THE MEDIA have grilled third place presidential candidate Radoslav Procházka for unclear costs of his presidential campaign, but more recent reports suggest others might have underreported spending in their official reports too.

At least two other major presidential candidates, Prime Minister Robert Fico and Milan Kňažko, might have exceeded the official limits on the campaign, the Sme daily reported in its July 28 issue. This stems from the contradicting reports of the candidates and of the media who ran their advertising, which they have to submit to the Finance Ministry.

The limit for the official campaign (running two weeks before the election day), is set at €132,000. Candidates are obliged to report to the Finance Ministry how much they spent and how they used the money they declared to have spent.

Fico blames media

Fico declared he had spent more than €60,000 prior to the first round of the election, and almost €70,000 on advertising in printed media. However, event just three major publishing houses, Petit Press, Perex, and Ringier Axel Springer, reported they have received over €145,000 from Fico altogether. This might not be a final sum, as some newspapers and magazines did not make their earnings from the presidential campaign available, Sme noted, adding that Fico’s ads also appeared in the outlets of the publishing houses Ecopress and Sport Express, whose numbers have not been made public.

The ministry argues it cannot publish the numbers without the consent of the publishing houses. Similarly to Ecopress and Sport Express, the amount spent at also 7 Plus and the publisher of the Trend weekly have not been published.

Smer insists that Fico did not exceed the campaign limits and that the party paid exactly what they declared in the report. It is the publishers who declared incorrect data in their reports, Ľubica Končalová, a Smer spokeswoman, told Sme.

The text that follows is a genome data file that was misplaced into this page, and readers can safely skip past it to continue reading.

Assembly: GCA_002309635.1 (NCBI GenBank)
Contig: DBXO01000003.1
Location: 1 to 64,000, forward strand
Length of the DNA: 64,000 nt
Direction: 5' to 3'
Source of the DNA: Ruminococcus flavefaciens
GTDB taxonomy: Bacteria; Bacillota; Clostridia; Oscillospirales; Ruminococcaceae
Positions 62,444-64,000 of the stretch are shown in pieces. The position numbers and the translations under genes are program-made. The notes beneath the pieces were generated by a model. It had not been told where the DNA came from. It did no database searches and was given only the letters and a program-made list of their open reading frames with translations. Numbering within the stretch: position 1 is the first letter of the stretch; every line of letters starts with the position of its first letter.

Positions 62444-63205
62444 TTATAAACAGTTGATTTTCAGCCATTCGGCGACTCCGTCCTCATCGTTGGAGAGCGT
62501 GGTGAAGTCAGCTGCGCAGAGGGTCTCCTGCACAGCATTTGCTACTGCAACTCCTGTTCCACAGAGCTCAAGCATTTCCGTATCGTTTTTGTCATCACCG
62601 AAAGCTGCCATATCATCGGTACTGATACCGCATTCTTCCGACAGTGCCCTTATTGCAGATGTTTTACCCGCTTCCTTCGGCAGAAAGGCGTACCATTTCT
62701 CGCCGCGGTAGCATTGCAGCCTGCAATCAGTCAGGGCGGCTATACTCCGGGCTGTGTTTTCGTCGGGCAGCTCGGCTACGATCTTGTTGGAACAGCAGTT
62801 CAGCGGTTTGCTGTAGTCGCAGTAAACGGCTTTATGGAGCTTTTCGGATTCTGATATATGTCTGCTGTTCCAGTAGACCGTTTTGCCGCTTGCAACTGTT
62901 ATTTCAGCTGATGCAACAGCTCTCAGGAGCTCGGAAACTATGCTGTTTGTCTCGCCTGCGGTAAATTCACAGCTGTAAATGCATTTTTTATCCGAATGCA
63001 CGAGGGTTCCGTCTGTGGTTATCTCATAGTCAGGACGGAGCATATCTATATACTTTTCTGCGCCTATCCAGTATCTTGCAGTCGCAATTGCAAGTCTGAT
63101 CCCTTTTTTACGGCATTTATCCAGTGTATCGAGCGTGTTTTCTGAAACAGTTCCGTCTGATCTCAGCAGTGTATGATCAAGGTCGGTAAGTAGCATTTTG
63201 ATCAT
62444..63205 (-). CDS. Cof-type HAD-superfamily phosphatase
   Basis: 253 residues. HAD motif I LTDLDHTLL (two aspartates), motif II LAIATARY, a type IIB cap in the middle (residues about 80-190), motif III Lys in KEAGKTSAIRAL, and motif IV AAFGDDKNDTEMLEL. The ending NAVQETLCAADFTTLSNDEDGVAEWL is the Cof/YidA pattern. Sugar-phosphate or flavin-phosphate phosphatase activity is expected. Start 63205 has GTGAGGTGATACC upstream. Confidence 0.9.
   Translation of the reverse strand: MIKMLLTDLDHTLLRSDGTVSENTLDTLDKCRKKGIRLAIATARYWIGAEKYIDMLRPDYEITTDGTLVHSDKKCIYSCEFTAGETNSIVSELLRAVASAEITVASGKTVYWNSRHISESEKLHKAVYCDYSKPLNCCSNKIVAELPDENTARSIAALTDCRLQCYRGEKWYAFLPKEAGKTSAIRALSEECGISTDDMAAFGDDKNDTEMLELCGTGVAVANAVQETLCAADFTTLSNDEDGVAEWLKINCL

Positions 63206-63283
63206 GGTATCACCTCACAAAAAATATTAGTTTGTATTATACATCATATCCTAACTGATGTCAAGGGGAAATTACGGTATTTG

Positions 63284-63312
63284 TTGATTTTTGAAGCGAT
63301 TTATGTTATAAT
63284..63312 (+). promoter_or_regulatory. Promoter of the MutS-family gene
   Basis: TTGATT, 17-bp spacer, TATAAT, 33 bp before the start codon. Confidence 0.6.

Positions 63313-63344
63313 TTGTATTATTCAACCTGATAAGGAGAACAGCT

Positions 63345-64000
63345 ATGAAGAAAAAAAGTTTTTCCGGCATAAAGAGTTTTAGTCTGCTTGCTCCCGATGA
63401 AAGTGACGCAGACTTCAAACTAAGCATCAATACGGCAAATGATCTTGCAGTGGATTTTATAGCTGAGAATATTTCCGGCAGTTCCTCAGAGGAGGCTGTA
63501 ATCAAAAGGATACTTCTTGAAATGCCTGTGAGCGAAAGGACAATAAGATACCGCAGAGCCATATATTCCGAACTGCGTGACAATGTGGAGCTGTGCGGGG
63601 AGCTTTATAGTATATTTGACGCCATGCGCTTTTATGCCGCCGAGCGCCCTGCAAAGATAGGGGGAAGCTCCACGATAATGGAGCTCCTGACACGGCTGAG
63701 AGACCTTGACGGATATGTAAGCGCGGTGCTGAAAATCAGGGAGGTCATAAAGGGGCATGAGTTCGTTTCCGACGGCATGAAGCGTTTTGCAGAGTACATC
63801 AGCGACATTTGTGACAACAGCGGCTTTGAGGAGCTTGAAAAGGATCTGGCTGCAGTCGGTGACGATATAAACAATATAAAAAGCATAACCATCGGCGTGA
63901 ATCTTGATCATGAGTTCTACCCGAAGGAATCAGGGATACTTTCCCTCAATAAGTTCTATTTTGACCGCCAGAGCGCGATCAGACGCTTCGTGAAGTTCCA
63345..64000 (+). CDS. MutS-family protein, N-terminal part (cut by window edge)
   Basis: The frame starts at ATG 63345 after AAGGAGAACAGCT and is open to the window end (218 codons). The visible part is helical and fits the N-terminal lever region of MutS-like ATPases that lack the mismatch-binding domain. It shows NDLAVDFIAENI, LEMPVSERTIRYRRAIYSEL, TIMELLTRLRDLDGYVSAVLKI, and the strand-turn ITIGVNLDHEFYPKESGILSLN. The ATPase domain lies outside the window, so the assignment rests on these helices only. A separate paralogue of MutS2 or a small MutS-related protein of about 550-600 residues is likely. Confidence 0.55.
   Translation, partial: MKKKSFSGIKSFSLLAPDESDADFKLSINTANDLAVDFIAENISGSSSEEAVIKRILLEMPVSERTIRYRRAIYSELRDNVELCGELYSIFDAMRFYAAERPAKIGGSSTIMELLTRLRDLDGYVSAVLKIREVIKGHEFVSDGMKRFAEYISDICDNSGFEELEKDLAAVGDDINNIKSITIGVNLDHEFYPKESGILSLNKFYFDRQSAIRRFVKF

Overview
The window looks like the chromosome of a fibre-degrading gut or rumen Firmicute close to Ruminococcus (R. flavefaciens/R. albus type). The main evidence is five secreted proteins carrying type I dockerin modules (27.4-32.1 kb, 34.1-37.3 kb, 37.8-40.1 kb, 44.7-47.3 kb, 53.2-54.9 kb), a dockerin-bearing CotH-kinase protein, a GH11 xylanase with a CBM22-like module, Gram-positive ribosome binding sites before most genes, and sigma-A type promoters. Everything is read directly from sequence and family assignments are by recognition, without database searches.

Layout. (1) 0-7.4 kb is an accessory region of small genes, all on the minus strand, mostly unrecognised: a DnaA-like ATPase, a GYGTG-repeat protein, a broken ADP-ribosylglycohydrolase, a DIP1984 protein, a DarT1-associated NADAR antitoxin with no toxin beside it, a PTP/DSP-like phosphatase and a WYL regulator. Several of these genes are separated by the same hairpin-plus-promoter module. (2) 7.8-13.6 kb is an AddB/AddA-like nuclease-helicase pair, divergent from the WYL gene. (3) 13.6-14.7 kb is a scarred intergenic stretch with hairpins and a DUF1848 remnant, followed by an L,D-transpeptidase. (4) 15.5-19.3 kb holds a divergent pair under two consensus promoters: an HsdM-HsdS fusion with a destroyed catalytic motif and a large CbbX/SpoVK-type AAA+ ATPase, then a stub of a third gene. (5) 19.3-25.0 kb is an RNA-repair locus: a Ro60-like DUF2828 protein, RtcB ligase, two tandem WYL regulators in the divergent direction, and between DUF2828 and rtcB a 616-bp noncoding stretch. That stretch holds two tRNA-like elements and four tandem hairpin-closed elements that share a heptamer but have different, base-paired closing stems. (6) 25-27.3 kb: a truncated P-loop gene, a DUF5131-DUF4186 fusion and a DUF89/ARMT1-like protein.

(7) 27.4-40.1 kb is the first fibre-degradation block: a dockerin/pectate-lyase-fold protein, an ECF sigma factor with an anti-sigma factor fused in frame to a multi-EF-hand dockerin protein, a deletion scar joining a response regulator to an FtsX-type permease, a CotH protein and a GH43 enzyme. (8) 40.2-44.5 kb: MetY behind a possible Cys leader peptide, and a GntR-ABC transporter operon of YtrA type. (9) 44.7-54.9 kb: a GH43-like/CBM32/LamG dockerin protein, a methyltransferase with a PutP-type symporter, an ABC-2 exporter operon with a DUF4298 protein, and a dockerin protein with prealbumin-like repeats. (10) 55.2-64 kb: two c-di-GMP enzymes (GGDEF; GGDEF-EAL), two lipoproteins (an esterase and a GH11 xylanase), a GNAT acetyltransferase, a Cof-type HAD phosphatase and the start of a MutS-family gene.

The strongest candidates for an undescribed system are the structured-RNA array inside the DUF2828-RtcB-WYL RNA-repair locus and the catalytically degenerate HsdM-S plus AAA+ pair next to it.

“Some of them in their reports to the Finance Ministry declared the prices from their price lists, while in reality they officially charged lower prices, with discounts,” she said, as quoted by the daily.

Smer accused the Sme daily of lying about the prime minister, and now demands an apology.

Petit Press, the owner of Sme and The Slovak Spectator, claims to have sent a report with both the price-list prices and the actual sums from the invoice, and the sum that appeared on the ministry’s website is the actual charged sum rather than the one from the price list. Ringier claims to have published the sums that have actually been paid by the candidates, Sme wrote.

Kňažko possibly over the limit too

Fico is not the only one whose expenditure on campaign in the printed media differs from the figures declared by the media. Similarly, Kňažko does not have his figures match those of the publishing houses. While he declared to have spent €46,400 in printed media, the figures of Petit Press, Perex, and Ringier Axel Springer make up €56,000 altogether, according to Sme. Additionally, Kňažko also advertised in outlets of the 7 Plus publishing house, who did not make their numbers public.

There is a fine for exceeding the official campaign limits, amounting to 10 times the sum the candidate spent over the limit. In Fico’s case, this could mean up to €150,000, for Kňažko it would be around €90,000.

Fine lapsed

The fine however can be imposed only two months after the declarations are delivered to the ministry. Kňažko and Fico delivered their reports by the end of April, Sme reported, meaning they are unable to face penalties. Kňažko in his reaction for Sme admitted he was late with the report and was fined €1,000 for the delay.

Transparency International Slovensko (TIS) president Gabriel Šípoš alleges the ministry does not check the reports at all. “It’s not that hard to compare the numbers and act,” he told Sme.

The ministry maintains that it acts based on the law and if it finds the limit was exceeded, it fines the candidate in question.